Your pelvic floor muscles span the bottom of your pelvis and support your pelvic organs including the bladder, bowel and the uterus (in women).

How do pelvic floor problems occur?

Pelvic floor problems can occur when the pelvic floor muscles are stretched, weakened or too tight. 

Some people have weak pelvic floor muscles from an early age, whilst others notice problems after certain life stages such as pregnancy, childbirth or menopause.

Some people have pelvic floor muscles that are too tight and cannot relax. This can be made worse by doing squeezing exercises and overworking the muscles without learning how to relax.

Pelvic floor muscle fitness is affected by a number of things. These include:

  • not keeping them active or overworking them 
  • being pregnant and having babies
  • a history of back pain
  • ongoing constipation and straining to empty the bowels
  • being overweight or obese
  • heavy lifting (e.g. at work or the gym)
  • a chronic cough or sneeze (e.g. due to asthma, smoking or hayfever)
  • previous injury to the pelvic region (e.g. a fall, surgery or pelvic radiotherapy)
  • growing older

Although it is hidden from view, your pelvic floor muscles can be consciously controlled and therefore trained, much like your arm, leg or abdominal (tummy) muscles. Strengthening your pelvic floor muscles will help you to actively support your bladder and bowel. This improves bladder and bowel control and reduces the likelihood of accidentally leaking from your bladder or bowel. Like other muscles in your body, your pelvic floor muscles will become stronger with a regular exercise program.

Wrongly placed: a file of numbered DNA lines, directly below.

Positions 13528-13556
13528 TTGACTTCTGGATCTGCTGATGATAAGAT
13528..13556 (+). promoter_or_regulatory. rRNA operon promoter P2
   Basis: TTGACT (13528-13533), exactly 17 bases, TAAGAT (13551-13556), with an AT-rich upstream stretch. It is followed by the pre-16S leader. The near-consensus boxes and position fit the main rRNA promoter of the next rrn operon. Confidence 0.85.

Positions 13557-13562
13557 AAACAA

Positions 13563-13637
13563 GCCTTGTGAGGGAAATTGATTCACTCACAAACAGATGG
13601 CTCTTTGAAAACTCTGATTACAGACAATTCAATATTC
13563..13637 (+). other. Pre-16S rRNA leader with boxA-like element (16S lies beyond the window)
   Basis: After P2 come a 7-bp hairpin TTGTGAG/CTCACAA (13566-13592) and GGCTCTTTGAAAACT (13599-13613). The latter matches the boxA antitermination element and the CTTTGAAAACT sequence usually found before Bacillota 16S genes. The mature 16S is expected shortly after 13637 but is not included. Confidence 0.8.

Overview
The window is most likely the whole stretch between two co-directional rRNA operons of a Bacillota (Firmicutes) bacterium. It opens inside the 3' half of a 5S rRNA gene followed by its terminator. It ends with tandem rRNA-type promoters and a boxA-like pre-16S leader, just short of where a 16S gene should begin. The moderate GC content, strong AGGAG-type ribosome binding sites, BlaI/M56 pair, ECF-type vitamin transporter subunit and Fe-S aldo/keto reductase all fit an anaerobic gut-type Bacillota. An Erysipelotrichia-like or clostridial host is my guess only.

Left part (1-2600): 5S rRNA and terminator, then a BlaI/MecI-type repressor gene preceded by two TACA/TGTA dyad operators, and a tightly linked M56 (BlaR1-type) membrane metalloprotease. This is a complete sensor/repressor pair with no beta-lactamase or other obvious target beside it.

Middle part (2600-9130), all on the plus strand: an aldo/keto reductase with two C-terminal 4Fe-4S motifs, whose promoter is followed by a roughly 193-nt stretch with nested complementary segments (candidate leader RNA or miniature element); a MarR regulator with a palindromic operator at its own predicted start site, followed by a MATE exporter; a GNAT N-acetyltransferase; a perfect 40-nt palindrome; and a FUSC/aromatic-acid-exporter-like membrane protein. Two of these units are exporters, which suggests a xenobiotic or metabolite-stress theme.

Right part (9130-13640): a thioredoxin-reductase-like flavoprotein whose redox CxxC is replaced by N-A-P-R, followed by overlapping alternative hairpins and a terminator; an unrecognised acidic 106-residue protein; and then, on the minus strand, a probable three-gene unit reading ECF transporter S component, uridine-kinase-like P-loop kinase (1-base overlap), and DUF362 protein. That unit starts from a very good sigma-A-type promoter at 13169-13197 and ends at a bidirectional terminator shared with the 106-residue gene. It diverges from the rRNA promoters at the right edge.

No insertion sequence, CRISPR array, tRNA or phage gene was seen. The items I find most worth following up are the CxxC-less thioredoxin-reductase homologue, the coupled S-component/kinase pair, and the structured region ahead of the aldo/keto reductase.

Signs there may be a problem with your pelvic floor

Common signs that can indicate a pelvic floor problem include:

  • accidentally leaking urine when you exercise, laugh, cough or sneeze
  • needing to get to the toilet in a hurry or not making it there in time
  • constantly needing to go to the  toilet
  • finding it difficult to empty your bladder or bowel
  • accidentally losing control of your bladder or bowel
  • accidentally passing wind
  • a prolapse
    • in women, this may be felt as a bulge in the vagina or a feeling of heaviness, discomfort, pulling, dragging or dropping
    • in men, this may be felt as a bulge in the rectum or a feeling of needing to use their bowels but not actually needing to go
  • pain in your pelvic area
  • painful sex

Connect with us

Stay informed on our latest news!

To prevent automated spam submissions leave this field empty.

Client survey

  • 'The White Hart clinic is a haven of peace, support, kindness and cheerfulness'
  • 'It's calm and friendly yet really professional. I feel absolutely confident that I'm in expert hands'
  • 'I most like the range of people working there so you can have alternative ways of combating a problem. Secondly, the friendly and supportive approach'
  • 'If in pain you are fitted in as soon as possible, never too much waiting time.'
  • 'Reception staff are friendly and welcoming.'
  • 'The treatment is effective-you do not feel as if the treatment is prolonged unnecessarily.'
  • 'The staff are friendly and professional'
  • 'Very welcoming, cosy & small, relaxing atmosphere - of course most of all my therapist who has given me life changing results'
  • 'I feel the recommendations for the course of treatments and return visits are always very honest. They never take advantage'
  • 'It's like having the best clinic in Harley Street around the corner - when you're in pain that's exactly what you want. What a relief! What a comfort!'
  • 'High quality treatment, delivered in a personal way, but with great efficiency and all in a very convenient location!'
  • 'Packed full of friendliness and expertise'
  • 'Friendly and efficient place that helps repair me when things are not working properly!'
  • 'Friendly, professional and broad ranging'

Find us

Map

Richmond, Mortlake, Barnes, Putney.